Andy Murray says Novak Djokovic is set to dominate men's tennis for years to come, with a younger generation of players still well below his level.
The Serb, 36, won a record-equalling 24th Grand Slam singles title with victory over Daniil Medvedev in the US Open final in New York on Sunday.
He has no immediate retirement plans.
"It's up to the young guys to be pushing Novak and looking to overtake him. It doesn't look like that's close to happening," Murray told BBC Sport.
"Novak's been an incredible player for a very long time, like Roger and Rafa, it's the longevity and how long they've all been able to do that for.
"Novak's longevity has been the greatest. He's played at this level for such a long time now."
Djokovic was beaten in this year's Wimbledon final by 20-year-old Spaniard Carlos Alcaraz.
Three-time Grand Slam winner Murray, who was speaking on the eve of Great Britain's Davis Cup campaign, said the wrong conclusions were drawn from Djokovic's defeat at SW19.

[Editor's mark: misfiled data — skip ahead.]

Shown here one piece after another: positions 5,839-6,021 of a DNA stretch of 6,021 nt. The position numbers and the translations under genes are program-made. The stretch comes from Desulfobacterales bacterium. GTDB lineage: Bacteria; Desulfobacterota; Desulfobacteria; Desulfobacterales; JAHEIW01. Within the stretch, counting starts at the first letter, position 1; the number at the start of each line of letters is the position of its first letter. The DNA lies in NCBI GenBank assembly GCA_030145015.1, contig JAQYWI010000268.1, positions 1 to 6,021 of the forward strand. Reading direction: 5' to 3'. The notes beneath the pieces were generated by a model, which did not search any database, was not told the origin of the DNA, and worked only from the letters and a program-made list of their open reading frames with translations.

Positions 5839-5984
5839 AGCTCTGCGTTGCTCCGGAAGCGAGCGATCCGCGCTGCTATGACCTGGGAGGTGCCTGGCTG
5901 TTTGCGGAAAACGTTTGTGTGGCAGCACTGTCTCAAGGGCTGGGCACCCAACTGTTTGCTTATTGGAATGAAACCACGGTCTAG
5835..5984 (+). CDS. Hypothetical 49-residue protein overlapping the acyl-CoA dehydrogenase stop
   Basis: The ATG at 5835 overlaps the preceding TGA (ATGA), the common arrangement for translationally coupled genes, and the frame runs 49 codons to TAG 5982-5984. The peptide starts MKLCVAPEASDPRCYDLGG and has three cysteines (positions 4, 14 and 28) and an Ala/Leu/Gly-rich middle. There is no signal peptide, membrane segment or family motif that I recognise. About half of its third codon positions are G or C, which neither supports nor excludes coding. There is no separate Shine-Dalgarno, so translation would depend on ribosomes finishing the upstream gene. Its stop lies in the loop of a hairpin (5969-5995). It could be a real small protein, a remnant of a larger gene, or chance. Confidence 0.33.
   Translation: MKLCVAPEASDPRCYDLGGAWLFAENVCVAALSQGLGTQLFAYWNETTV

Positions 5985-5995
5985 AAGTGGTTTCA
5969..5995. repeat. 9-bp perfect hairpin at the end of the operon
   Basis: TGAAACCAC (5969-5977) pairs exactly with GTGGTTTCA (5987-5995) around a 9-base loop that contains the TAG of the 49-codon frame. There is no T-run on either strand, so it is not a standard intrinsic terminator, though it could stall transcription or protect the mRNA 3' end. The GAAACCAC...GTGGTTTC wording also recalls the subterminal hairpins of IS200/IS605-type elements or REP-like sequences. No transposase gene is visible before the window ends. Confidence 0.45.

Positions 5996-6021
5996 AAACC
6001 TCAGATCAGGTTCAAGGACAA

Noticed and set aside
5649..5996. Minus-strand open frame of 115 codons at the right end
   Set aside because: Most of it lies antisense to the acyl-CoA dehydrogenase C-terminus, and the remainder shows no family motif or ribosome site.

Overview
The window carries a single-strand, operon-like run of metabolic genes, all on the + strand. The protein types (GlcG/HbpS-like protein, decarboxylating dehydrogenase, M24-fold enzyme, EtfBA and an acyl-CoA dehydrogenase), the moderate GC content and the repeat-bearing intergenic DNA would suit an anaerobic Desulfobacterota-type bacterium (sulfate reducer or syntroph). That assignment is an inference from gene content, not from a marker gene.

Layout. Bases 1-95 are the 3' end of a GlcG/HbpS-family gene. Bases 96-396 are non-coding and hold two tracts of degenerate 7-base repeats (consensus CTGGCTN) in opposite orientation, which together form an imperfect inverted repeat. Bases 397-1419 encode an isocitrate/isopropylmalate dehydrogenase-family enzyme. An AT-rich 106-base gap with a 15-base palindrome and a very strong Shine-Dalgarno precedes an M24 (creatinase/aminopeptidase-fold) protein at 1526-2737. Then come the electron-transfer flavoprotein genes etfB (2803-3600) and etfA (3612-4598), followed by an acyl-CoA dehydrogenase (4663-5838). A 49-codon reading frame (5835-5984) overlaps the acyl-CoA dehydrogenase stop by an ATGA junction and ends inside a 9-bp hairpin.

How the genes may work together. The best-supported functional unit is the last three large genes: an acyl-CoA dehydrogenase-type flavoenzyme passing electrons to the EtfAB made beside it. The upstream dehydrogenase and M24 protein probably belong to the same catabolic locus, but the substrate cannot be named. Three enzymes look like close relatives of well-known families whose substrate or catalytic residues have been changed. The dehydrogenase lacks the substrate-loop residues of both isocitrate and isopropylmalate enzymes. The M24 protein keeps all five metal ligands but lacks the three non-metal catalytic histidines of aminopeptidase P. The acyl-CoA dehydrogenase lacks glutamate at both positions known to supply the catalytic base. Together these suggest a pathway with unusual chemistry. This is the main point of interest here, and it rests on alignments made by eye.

Murray, 36, added: "I said that after Wimbledon, everyone was saying it was a changing of the guard, but it wasn't for me.
"It was quite clear Novak had won two of the first three slams and was very, very close in the final of Wimbledon.
"He proved that he's the best player in the world again yesterday and like I said it's up to the youngsters to improve enough to take him.
"I don't think he's going to stop at 24 titles, but you never know how long it will last. Physically, motivation, whether someone like Alcaraz improves - he's an amazing player Alcaraz, he's brilliant, but to do what Novak is doing on a consistent basis is different.
"It's not the same as doing it for 15-20 weeks a year like Novak is doing, every time he steps on the court. I do think that Alcaraz will soon get to that level but I don't think this is going to be the last time that Novak wins a Grand Slam."
How to watch the Davis Cup
All of Great Britain's matches will be streamed on BBC iPlayer and the BBC Sport website from 13:00 BST with updates on BBC Radio 5 Live.